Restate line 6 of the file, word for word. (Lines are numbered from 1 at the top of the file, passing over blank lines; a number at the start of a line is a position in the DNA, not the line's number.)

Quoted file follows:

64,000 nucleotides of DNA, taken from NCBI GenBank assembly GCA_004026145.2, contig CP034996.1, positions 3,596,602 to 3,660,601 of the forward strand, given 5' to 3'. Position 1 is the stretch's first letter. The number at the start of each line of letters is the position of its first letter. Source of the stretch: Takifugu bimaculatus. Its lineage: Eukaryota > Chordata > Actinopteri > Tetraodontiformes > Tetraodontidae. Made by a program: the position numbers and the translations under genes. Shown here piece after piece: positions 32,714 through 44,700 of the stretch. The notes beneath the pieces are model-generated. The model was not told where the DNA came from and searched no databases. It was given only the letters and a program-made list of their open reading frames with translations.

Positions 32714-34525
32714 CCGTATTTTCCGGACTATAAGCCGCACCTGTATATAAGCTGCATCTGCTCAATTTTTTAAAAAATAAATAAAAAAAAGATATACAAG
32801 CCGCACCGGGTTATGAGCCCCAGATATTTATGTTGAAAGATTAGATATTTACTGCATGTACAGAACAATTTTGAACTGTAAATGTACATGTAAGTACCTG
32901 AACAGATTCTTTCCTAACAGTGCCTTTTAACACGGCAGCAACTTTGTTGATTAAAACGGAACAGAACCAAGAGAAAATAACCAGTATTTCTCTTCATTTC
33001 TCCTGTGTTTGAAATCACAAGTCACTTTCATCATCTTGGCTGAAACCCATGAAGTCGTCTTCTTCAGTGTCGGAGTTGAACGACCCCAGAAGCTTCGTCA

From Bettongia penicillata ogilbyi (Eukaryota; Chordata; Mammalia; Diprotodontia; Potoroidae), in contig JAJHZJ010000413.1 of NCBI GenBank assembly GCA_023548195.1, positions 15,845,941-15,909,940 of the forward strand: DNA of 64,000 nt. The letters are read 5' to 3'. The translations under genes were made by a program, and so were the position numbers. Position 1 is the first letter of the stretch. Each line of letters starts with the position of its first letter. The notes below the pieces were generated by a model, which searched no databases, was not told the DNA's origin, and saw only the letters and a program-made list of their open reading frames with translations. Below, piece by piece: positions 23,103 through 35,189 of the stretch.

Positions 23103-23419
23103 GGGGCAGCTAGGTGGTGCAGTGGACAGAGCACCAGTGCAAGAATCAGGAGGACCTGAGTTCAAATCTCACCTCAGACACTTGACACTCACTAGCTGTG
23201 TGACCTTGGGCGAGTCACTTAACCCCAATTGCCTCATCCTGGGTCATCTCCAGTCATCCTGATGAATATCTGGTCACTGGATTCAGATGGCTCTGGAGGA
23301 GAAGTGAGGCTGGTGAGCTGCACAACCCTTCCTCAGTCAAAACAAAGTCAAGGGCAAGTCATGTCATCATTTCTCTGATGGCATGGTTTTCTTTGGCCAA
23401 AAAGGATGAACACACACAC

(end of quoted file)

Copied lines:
33001 TCCTGTGTTTGAAATCACAAGTCACTTTCATCATCTTGGCTGAAACCCATGAAGTCGTCTTCTTCAGTGTCGGAGTTGAACGACCCCAGAAGCTTCGTCA